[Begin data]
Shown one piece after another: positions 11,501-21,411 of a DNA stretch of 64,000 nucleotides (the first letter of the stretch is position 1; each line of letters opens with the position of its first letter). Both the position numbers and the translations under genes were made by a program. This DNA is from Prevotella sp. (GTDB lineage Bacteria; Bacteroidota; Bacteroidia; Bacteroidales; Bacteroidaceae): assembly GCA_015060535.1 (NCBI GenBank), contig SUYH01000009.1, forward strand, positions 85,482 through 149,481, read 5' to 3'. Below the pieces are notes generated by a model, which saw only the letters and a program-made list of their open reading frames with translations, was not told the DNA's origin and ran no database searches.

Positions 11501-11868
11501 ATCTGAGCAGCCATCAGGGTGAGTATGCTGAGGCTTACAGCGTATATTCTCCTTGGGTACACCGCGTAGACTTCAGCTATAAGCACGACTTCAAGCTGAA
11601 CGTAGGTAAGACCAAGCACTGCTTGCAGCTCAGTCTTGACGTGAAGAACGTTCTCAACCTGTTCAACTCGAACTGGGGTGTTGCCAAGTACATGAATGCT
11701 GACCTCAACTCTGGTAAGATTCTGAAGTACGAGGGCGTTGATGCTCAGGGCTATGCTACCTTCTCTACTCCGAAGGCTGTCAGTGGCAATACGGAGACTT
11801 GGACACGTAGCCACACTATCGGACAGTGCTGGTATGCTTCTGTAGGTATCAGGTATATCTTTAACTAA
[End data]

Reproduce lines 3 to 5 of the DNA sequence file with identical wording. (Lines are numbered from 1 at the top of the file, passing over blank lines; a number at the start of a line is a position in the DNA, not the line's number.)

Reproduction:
11501 ATCTGAGCAGCCATCAGGGTGAGTATGCTGAGGCTTACAGCGTATATTCTCCTTGGGTACACCGCGTAGACTTCAGCTATAAGCACGACTTCAAGCTGAA
11601 CGTAGGTAAGACCAAGCACTGCTTGCAGCTCAGTCTTGACGTGAAGAACGTTCTCAACCTGTTCAACTCGAACTGGGGTGTTGCCAAGTACATGAATGCT
11701 GACCTCAACTCTGGTAAGATTCTGAAGTACGAGGGCGTTGATGCTCAGGGCTATGCTACCTTCTCTACTCCGAAGGCTGTCAGTGGCAATACGGAGACTT